Data loss prevention is a big issue for small businesses. For a small business with $1.5 million in annual gross revenue, a server failure resulting in data loss might cost about $48,000 for your IT support to attempt to restore. (Successful recovery of your data is, of course, not guaranteed.)
Sound like a lot of money?
That number doesn’t include the less tangible costs like potential lawsuits for data mishandling or compliance violations and reputation damage. And the scary truth is that about 80% of businesses never recover from a significant data loss or breach event.
There’s no question—you must back up your company’s data from the individual computers and servers you own. Ideally, all of it. Or, at least the data that’s most critical to your business’s operations. Utilizing state-of-the-art cloud backup systems is often the best way forward.
Our goal is to provide some insight into the whys and how-tos of backing up your network, data, and even application settings to eliminate the very real—and potentially business destroying—risks of loss.
A Few Big Reasons You Need to Back Up Your Data
It’s true that backing up your data serves a “rainy day” purpose—the backup itself is not the ultimate goal. You back up as a means of protection. Obviously, you’re not planning to have a fire in your headquarters or become a cybercrime target, but those sorts of disasters strike businesses of all sizes every day.
You need to be prepared to handle these threats, namely:
According to recent research from antivirus software developer Malwarebytes, businesses were hit by 235% more ransomware attacks in the first quarter of 2019 versus the same period in 2018.
Indeed, a current trend in cybercrime shows that ransomware— the malware that locks you out of your own computers and/or entire network until you pay a ransom to restore access—is being used more often to attack business targets. This is particularly troubling for small to medium-sized businesses (SMBs) like those we serve here at EZComputer Solutions, as these organizations typically have fewer resources to both protect themselves from threats and deal with the fallout after an attack.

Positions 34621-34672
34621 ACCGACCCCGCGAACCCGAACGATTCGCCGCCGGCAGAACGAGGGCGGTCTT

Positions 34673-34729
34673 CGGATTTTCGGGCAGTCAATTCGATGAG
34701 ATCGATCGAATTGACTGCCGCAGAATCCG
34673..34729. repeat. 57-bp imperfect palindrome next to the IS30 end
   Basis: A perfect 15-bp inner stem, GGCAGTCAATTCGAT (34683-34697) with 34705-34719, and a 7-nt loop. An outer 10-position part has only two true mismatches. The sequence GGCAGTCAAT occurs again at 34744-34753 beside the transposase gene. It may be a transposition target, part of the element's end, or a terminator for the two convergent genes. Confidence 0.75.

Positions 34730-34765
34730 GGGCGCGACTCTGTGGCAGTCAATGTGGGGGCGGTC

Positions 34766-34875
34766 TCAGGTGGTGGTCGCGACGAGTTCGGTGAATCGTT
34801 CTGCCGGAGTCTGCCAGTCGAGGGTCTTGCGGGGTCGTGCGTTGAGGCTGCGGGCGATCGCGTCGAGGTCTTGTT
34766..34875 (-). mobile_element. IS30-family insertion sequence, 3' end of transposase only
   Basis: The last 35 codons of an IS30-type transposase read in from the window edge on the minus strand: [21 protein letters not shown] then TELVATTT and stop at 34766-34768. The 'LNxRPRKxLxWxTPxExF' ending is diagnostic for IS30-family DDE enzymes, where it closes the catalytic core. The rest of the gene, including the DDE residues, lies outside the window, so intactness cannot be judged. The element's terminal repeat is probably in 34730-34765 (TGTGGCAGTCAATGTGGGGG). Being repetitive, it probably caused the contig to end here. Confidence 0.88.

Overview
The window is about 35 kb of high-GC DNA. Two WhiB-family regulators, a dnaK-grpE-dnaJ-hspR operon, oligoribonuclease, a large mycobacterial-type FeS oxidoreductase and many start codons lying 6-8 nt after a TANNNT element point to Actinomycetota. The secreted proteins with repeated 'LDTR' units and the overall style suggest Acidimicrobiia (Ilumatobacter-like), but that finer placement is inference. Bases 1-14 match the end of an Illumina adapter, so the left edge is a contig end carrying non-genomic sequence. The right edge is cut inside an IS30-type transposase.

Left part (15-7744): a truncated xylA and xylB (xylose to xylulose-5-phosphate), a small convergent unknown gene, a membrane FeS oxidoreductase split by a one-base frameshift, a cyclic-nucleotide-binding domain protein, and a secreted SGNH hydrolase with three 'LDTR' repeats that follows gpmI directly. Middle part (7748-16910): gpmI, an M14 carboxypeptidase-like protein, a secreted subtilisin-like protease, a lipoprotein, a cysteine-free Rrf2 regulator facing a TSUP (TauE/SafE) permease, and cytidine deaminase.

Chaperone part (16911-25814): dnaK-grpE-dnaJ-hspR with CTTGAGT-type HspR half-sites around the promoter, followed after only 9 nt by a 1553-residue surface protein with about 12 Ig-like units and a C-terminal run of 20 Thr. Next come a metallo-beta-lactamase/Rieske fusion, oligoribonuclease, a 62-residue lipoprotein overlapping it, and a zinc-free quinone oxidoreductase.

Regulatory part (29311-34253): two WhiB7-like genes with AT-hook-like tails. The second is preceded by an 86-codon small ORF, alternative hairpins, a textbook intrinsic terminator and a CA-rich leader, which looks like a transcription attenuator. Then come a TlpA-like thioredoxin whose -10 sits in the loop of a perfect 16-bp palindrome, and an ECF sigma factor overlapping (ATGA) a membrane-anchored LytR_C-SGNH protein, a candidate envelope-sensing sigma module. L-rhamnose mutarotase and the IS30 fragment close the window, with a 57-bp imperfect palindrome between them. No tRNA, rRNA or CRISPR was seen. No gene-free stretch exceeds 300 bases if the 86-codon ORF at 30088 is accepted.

Did you know that the average failure rate of disk and tape drives is 100%? Think about it—they, like all of your business’s computer workstations and servers—are electronic equipment, which will eventually wear out and fail. It’s just a fact of life that none of your technology assets will last forever. Of course, this equipment can also spontaneously fail before it reaches the end of its predicted lifespan. These failures, whether expected or not, can make your data disappear if it’s not backed up.
We recently talked about the importance of disaster recovery planning for your business. A physical disaster like a fire, major storm, or flooding from a burst pipe can easily destroy your offices and all of your technology resources in your building. If you do not have backups of your data stored offsite in another location, you may also lose those valuable cyber resources. Ask yourself: could you start your business over from scratch without essential information like customer contact info and order history?
People make mistakes. And according to data backup services provider Carbonite, human error is actually the #1 leading cause of data loss. Sometimes a simple error, such as opening a phishing email, can start a chain of events that leads to a bigger problem with viruses or ransomware. Often, though, people accidentally delete files, or they lose a laptop or mobile device with valuable data on it. Ensuring that you have copies of any files that could be misplaced or erased is a wise move.
What Data Do You Need to Back Up?
The short answer to this question is “all of it.” But seriously, you need to have copies of data critical to running your business. If you have worked through creating disaster plans for responding to some of the most common causes of data loss we just covered, you will know what your most important data is. (Note that we can help you with this process if it seems overwhelming.)